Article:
We decided not to join the train of leaf peepers heading for magic in the hills this year. All we wanted this Columbus Day weekend was a simple day adventure and that quest took us to Mt. Agamenticus in Southern Maine for a first visit. Most locals call it Mt. A. Just try to say Mt. Agamenticus three times fast.

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Maine has 17 million acres of fall foliage to discover however there was little to be found on Mt. A, a conservation region of more than 10,000 acres located inside 30,000 acres of conservation land. We soon discovered it was mostly about hiking. Cars galore parked below the mountain, along the approach, and atop with few people to be seen. They were all hiking or biking on the abundant trails.

decked out for a day on the trails

 

Hiking

Couple with twins on their back!

At the summit (that we drove up 😏)  views were spectacular. The ocean to the east and the White Mountains of New Hampshire to the west where leaves in the distance showed telltale signs of color to come.

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On the ocean side, we could see all the way to Kennebunkport… hazy but made a little closer with my telephoto lens. We thought about lunching there but it’s about a 45 minute drive from Mt. A by auto, so we chose a closer destination for a walk and dinner.

kennebunkport

On our way out, mister gardener pointed out numerous birds in a section roped off as Regrowth Area. Happy song sparrows dining on seeds entertained us with antics in the hips of rugosa roses.

Mt. Agamenthus song sparrows 2018

And how about those native New England asters (Symphyothichum novae-angliae) that dotted the summit? Those bold colors certainly got our attention… beautiful and filled with bumblebees.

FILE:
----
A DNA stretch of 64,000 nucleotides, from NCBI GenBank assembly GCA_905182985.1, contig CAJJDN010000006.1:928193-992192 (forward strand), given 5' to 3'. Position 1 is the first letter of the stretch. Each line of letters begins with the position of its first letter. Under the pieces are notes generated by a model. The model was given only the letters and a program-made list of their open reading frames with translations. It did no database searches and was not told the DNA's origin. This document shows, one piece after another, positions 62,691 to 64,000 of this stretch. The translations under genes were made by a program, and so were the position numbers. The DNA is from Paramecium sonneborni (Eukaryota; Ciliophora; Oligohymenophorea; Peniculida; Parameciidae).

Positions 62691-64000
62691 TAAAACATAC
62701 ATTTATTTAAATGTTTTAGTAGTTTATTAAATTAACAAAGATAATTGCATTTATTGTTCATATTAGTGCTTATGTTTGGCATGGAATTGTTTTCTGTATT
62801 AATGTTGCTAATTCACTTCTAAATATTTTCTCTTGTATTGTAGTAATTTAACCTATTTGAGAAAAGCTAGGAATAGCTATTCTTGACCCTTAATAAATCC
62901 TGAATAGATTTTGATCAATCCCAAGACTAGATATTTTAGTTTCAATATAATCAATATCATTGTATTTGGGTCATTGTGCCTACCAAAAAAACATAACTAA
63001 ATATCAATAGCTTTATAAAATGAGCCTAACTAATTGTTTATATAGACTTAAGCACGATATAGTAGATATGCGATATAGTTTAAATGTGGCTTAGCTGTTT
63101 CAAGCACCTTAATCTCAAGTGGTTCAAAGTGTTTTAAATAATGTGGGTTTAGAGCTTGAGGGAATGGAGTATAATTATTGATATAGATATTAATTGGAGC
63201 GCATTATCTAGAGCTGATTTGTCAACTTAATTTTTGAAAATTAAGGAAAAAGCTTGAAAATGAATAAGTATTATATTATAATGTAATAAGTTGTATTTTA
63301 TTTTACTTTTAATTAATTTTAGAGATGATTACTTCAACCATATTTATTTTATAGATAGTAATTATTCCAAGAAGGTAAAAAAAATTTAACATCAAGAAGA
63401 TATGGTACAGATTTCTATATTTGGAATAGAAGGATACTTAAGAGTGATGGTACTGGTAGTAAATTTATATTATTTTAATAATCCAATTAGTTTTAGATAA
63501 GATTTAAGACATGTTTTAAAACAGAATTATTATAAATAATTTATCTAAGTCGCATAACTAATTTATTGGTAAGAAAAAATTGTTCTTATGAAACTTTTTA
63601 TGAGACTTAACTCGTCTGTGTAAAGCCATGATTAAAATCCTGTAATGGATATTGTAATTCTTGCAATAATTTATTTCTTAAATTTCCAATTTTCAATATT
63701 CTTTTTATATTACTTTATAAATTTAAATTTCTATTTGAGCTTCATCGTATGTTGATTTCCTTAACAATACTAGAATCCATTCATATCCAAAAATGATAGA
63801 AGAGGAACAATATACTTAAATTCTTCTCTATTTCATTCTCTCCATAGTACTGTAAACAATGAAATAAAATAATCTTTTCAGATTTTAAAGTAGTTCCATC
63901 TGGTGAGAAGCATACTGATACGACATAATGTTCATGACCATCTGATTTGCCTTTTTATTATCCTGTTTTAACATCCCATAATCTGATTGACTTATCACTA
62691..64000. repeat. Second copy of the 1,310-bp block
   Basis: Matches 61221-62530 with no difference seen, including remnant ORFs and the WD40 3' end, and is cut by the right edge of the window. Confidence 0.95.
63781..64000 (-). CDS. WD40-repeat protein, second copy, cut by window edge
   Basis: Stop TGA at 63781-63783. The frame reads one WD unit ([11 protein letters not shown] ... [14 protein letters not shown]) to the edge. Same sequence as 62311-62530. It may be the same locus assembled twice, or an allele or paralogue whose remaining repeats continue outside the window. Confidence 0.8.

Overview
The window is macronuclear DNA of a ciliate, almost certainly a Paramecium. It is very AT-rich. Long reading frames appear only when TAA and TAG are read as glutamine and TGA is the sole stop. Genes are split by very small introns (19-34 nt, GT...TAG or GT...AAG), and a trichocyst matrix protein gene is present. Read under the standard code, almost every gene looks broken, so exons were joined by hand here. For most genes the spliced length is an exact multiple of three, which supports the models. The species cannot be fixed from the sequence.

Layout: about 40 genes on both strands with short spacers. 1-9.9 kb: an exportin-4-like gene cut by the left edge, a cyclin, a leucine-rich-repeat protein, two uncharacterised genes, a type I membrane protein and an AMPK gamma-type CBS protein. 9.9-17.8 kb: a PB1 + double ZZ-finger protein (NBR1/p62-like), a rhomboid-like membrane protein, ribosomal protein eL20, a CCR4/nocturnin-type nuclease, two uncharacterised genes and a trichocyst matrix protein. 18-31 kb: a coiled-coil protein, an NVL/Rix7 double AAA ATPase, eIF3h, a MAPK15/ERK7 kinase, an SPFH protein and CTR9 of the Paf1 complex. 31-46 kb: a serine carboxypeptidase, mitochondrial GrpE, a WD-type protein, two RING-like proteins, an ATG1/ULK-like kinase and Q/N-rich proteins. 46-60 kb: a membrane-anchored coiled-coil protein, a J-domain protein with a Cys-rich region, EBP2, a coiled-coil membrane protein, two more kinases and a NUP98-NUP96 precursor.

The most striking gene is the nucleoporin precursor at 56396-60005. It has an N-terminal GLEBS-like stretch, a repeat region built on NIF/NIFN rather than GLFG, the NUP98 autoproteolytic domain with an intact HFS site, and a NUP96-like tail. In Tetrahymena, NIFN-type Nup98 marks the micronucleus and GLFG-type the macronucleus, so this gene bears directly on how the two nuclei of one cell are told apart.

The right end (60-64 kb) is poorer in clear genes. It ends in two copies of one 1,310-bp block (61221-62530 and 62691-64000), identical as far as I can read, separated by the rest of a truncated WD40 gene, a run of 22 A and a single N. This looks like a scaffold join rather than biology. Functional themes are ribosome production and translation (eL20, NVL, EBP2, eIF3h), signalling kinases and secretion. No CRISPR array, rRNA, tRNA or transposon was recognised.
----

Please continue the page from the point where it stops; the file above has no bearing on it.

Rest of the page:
New England Aster 2018

There were plenty of monarch butterflies fluttering and feeding in the Regrowth Area.

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We followed up with a trip to seaside town of Ogunquit where we found an abundance of fall color. Mums, pumpkins, scarecrows and a village packed with colorful tourists took center stage.

Ogunquit 2018

After a walk along Marginal Way and strolling Ogunquit village and enjoying a cup of homemade cider, we finished up the day with a taste of Maine seafood before heading home to New Hampshire. These little neck clams stuffed with chorizo and buttered bread crumbs and a cup of soup were a satisfying ending to our day adventure. It was a Wicked Awsome Day!

Five littlenecks stuffed with chorizo and buttered breadcrumbs

 

Green Tomatoes

The weather has turned wet and cold in New Hampshire and the tomatoes on the vine won’t be ripening. Yesterday I pulled all the tomato plants and gathered about a dozen green tomatoes to make preserves. Yes, green tomato preserves. A little bit tart. A little bit sweet. A little bit bitter. And a whole lot delicious.

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I cut the tomatoes up into chunky pieces, seeds and skin included,

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and added enough sugar and lemon juice to suit my taste.

green tomato preserves 2018

It all cooks for an hour and a half or so until thickened. I never remove the seeds as most recipes call for. The smaller seeds are tasteless and the larger ones add a bit of bitterness that I like.

Green Tomato Preserves

My green tomatoes made 7 half-pints of preserves. Six are pictured here and one jar is in the refrigerator, half eaten on toast at breakfast this morning.

Green Tomato Preserves 2018

 

Green Tomato Preserves 2018